Was there any patriotic music at your parish this weekend?

I asked a similar question a few weeks back, around Memorial Day, and got some interesting responses.

Here’s what happened at my parish at the 5 pm Mass Saturday night.

Following the prayer after communion, the leader of song invited everyone to remain standing to sing our national anthem.

Not “America” or “God Bless America.”  They sang the official anthem of the United States.

And when the congregation finished, they applauded.

I felt like I was at a baseball game.

Comments

  1. My question is — did anyone talk to the Leader of Song and the musician to tell them how inappropriate that was? Oh, I’m sorry I am assuming the pastor did not agree with this. My guess is the pastor didnt see anything wrong with this. And that’s the real problem.

  2. Am going to Mass at 10:30; our choir director asked me to play “Faith of Our Fathers” for entrance, and “America the Beautiful” for exit, on the organ. I’m thinking about playing “God of Our Fathers” for a postlude; we don’t ever seem to sing it, but it is a nice stately and solemn piece to play with lots of stops pulled out.

    ["God of Our Fathers" is our recessional hymn this weekend -- what a great old barnbuster! And you're right: we don't sing it much, either. It's great to hear. Dcn. G.]

  3. At the Vigil Mass last night (for which I was cantor) and all the Masses today, our pastor requested that we sing “America the Beautiful” as the recessional hymn. Everyone stayed for all four verses (which I can tell you almost never happens), and there were quite a few emotional voices (including my own) after the lines “Thine alabster cities gleam / Undimmed by human tears.” I thought the tribute was appropriate, considering it was a hymn and not an anthem and sung as a recessional and not an “add-on”.

  4. I’d love to do “Jerusalem”, but you have to be British to pull that off. Maybe someone could write suitable American Catholic words.

  5. Melody, Day of Peace works great with the “Jerusalem” setting. It isn’t patriotic, but it works!

  6. We sang God Bless America as our recessional hymn.

    And while I agree the Anthem should not have been included in the Mass, I do believe that we forget that the original poem is 4 stanzas long, the last being this:

    O, thus be it ever when freemen shall stand,
    Between their loved home and the war’s desolation!
    Blest with victory and peace, may the heav’n-rescued land
    Praise the Power that hath made and preserved us a nation!
    Then conquer we must, when our cause it is just,
    And this be our motto: “In God is our trust”
    And the star-spangled banner in triumph shall wave
    O’er the land of the free and the home of the brave!

  7. We did “Eternal Father, Strong to Save” (The Navy Hymn) as our recessional and the Music Director said he was doing all four verses — Pastor said “Fine.” He and I stayed at the altar through the end of verse two and then we processed out.

  8. deaconjohnmbresnahan says:

    As Dcn G observed, we don’t sing “Faith of Our Fathers” much any more. I think it is because it is not politically (or in this case religiously) correct. It has also been censored from some song books. Maybe if it could be re-worded to “Faith of Our Mothers and Fathers.”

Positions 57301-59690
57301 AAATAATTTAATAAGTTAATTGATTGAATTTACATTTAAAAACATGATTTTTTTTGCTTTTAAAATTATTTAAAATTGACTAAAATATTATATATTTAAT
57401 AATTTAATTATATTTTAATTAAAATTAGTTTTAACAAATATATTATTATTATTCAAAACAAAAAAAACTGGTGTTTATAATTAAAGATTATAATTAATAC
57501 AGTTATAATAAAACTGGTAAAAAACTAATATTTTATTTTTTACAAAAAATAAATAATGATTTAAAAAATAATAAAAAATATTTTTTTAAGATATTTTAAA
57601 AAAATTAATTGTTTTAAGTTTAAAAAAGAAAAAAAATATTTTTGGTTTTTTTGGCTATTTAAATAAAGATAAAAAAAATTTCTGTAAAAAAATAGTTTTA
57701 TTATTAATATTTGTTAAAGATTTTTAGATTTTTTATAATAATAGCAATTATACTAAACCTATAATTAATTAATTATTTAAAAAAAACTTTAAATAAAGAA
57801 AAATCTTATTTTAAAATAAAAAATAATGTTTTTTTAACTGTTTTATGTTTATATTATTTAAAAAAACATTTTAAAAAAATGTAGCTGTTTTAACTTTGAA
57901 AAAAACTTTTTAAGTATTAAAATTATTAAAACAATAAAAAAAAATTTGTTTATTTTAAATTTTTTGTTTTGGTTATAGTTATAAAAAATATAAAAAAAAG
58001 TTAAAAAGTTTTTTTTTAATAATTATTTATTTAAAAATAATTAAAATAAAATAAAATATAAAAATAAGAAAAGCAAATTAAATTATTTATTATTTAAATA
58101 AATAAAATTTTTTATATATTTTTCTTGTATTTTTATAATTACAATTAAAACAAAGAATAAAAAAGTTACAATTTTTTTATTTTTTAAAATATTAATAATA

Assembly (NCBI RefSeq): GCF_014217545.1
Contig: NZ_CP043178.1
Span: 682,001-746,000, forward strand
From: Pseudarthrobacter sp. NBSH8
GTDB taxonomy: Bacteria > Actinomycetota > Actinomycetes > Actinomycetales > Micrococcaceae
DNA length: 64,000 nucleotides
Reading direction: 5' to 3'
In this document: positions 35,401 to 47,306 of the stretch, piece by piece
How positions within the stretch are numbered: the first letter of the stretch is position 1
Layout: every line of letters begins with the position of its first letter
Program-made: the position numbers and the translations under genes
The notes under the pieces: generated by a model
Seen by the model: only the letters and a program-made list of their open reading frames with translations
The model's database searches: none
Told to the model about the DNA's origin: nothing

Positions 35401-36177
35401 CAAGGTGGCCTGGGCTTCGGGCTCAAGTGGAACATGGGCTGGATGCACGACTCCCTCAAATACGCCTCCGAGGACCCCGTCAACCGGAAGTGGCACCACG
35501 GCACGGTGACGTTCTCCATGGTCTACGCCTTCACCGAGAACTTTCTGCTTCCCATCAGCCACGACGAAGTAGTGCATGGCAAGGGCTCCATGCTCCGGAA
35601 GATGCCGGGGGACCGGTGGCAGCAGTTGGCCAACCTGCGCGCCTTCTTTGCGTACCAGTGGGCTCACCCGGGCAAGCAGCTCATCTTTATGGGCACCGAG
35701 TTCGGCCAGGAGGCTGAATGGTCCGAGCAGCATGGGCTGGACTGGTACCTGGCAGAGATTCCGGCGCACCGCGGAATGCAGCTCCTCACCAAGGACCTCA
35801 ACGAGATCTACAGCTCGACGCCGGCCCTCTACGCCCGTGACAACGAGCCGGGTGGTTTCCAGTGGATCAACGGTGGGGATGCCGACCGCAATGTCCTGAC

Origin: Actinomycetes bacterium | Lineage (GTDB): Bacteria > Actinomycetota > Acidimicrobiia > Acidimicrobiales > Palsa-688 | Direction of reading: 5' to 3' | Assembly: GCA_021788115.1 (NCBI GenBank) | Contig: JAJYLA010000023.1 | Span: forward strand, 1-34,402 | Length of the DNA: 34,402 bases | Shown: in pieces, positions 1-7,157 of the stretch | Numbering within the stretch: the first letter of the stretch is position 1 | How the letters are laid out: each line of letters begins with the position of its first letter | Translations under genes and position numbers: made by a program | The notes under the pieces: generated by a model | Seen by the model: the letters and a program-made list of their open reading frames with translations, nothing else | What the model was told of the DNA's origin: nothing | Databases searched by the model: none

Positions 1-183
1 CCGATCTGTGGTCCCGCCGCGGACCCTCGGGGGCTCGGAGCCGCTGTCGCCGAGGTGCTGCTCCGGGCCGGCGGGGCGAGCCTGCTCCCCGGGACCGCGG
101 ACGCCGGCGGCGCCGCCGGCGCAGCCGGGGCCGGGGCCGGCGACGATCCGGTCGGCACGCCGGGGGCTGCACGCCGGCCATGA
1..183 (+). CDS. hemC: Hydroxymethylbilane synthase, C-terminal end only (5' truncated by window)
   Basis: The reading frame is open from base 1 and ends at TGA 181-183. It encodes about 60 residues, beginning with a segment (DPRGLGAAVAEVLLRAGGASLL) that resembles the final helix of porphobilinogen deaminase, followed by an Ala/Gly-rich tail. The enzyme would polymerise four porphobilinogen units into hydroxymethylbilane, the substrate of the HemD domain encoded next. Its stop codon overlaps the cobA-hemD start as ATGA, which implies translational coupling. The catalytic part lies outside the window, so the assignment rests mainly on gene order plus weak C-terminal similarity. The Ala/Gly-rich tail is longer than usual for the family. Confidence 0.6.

On the other hand, some surveys I have seen claim part of the “feminization” of the Church that has driven many men away has been caused by the dumping of much music which appealed to men.
    Another beautiful old powerful hymn officially banned by some churches and song books is “Battle Hymn of the Republic.” Yet it was a big favorite of the Civil Rights Movement and famous Catholics like Robert F. Kennedy and most men and young people I know consider that one of their favorite hymns. But what do they know about what is religiously proper???

  9. Well, Deacon, here’s how I get around it. Usually, it is sung in my parish at Thanksgiving.

    I alternate Singing Faith of our Fathers, then change it to Faith of our Mothers when the term comes up again.

    And nobody knows the difference.

    After all, which sex is doing the most work in preparing the Thanksgiving dinner?

  10. John — We still sing it but it has a different — more politically correct — title: “Mine Eyes Have Seen the Glory.”

  11. Just a picky choir geek aside on comment #8; “Faith of Our Fathers” and “God of Our Fathers” aren’t the same song. “Faith of Our Fathers”, usually sung to the tune St. Catherine, is a traditional Catholic hymn, the lyrics written by Frederick Faber. It is still pretty commonly used. “God of Our Fathers”, also dubbed the “National Hymn”, is more from the Protestant tradition, and that is probably why a lot of Catholics aren’t familiar with it, though it is a good hymn for patriotic occasions.
    pcstokell, I’m glad to hear that “O Day of Peace” will work with the “Jerusalem” tune, which I have always liked.

  12. We had both “Faith of our Fathers” and “God Bless America” at our mass today at recessional. Father said he had been discussing either and they decided to do both and everyone stayed and sang all the verses including those in the recessional who stayed at the door until both ended. We then had coffee, donuts and more in the parish hall after mass.

    We have set up a wall of honor for all those from the parish serving in the war on terror with a special section for those wounded and for the two so far who have given their lives.

    In two weeks we have our annual Credo: I Believe weekend with the youth of our parish. http://www.credoibelieve.org/ which many of the youth are looking forward to after 9/11 ten year anniversary.

    [Edited to remove gratuitous swipe at Islam. -- Ed.]

  13. Our recessional was “America the Beautiful.”

  14. Thank you for your thoughtful post!

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